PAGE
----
Manifesto for a better acoustic environment
The Sound Environment Centre at Lund University – is pleased to present a new edition of the MANIFESTO for a better acoustic environment (originally published in 1995 by the Royal Academy of Music). The ‘sound manifesto’ has been drawn up by a working group comprising Stig Arlinger, Bengt Holmstrand, Henrik Karlsson, Leo Nilsson, Ludvig Rasmusson, Torbjörn Stockfelt, Ola Stockfelt and Mikael Strömberg.
Below is part of the introduction. The manifesto can be downloaded via the link “report series” on the left.
Why a sound manifesto?
With this manifesto, the Sound Environment Centre and the Royal Academy of Music want to:
• raise interest in our soundscapes and promote active listening
• emphasise the importance of the acoustic environment for a good quality of life
• advocate healthy ears and good hearing for all
• encourage a general reduction in noise levels in our day-to-day surroundings
• demand greater consideration of the acoustic environment in the planning of housing, offices, transport and recreation areas
• draw attention to sound-sensitive environments and argue for their protection from extraneous sounds
• assert the individual’s fundamental right to silence
• highlight the place of silence as a prerequisite for musical experiences
• call for further research into the effects of sound on humans
This manifesto was prompted by unanimous research reports from a number of sub-fields and growing concern over the deterioration of the acoustic environment and a lack of awareness from individuals and public authorities.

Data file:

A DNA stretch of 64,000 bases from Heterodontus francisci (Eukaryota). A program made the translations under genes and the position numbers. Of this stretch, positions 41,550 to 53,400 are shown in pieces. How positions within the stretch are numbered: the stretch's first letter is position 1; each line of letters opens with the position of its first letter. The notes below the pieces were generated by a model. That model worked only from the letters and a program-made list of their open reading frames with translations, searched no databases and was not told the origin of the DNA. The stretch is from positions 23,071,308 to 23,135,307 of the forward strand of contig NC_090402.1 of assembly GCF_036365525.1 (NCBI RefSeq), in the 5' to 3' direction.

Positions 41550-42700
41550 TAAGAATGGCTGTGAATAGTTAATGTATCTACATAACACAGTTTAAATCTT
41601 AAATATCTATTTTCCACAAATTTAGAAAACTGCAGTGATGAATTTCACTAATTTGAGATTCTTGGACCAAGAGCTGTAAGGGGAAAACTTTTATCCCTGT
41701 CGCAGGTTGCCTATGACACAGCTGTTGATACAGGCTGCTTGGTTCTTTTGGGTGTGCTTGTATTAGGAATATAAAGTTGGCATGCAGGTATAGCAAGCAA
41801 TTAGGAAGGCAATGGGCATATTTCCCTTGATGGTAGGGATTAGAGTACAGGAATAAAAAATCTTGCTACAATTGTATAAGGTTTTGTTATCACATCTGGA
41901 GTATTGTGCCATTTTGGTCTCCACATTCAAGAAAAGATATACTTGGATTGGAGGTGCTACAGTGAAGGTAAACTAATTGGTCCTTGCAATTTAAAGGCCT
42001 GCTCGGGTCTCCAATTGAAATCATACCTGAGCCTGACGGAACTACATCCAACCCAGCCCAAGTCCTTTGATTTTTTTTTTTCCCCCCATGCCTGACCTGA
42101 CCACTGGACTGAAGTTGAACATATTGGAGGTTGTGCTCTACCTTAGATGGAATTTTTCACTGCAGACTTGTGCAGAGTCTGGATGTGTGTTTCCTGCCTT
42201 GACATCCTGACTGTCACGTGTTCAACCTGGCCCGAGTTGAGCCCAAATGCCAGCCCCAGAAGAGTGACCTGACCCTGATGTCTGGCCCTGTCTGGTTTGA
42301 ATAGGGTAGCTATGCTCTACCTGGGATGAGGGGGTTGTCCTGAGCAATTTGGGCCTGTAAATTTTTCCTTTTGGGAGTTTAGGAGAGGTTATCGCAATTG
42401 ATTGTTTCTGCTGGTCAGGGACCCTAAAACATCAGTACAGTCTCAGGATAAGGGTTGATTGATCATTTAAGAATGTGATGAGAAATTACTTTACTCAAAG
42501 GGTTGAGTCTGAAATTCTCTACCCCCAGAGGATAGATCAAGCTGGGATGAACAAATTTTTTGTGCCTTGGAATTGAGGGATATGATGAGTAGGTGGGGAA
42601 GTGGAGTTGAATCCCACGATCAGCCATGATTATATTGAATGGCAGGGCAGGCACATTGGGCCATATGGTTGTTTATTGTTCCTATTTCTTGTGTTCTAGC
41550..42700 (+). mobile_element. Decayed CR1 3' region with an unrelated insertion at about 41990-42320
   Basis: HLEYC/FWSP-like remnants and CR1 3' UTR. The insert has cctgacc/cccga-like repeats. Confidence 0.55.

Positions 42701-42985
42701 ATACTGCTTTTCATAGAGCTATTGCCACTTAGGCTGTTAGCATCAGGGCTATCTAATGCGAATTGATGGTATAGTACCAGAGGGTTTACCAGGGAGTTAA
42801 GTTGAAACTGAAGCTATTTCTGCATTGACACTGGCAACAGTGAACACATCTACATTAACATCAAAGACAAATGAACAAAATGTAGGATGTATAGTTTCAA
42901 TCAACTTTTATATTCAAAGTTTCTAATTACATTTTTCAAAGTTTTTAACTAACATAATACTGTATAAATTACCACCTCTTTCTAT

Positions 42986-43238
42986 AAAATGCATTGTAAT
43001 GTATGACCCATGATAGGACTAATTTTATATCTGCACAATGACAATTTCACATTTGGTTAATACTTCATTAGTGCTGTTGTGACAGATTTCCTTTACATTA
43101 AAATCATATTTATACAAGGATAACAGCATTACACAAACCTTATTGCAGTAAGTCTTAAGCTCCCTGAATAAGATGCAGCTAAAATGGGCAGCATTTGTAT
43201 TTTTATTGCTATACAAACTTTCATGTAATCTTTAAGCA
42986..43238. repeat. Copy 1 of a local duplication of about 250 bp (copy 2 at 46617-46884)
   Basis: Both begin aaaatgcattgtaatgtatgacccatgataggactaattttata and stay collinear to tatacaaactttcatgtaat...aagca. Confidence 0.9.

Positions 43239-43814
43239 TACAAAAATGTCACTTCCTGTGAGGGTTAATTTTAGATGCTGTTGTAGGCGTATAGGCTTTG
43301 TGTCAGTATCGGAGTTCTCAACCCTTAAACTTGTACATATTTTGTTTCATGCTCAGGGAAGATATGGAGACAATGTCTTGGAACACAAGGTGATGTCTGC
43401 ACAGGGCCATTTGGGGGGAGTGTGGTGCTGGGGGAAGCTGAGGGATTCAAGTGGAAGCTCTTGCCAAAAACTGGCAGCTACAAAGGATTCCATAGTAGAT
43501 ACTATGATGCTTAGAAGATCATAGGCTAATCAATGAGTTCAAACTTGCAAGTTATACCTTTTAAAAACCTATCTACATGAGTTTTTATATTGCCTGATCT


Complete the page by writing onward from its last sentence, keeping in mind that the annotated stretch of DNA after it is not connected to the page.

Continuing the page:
Noise pollution is now widespread in Sweden. Everywhere and at all hours of the day and night, we are exposed to unwanted sounds. Total noise levels are increasing almost uncontrollably.
An increasing number of people are being disturbed by noise and an increasing number are suffering incurable damage to their hearing.
Hearing, one of our most vital senses, has been neglected in our visually dominated culture. A healthy acoustic environment and undamaged ears are necessary conditions for good health, orientation, communication with the world around us, creating, thinking, and enjoying music and the fascinating soundscape we have around us.
In our surroundings, there must be space for silences as well as stimulating sounds. Work and rest also apply in the world of sound. We all have a fundamental right to an undisturbed acoustic environment. It is not acceptable for us to be robbed of the silence we should have ‘at our disposal’ by our surroundings. No one should be forced to listen to anything they perceive as an intrusive disturbance.
We call for a new, strong commitment to a balanced, diverse and positive acoustic environment. People’s senses should be allowed to function optimally; the individual’s emotions should not be harmed by the noise of his or her surroundings, and communication between people should be able to take place undisturbed without danger to mental or physical health.
In order to achieve this goal, we must refuse to accept the increasing levels of noise and strive to spread understanding of and interest in acoustic environment issues, while paving the way for the possibilities associated with active listening.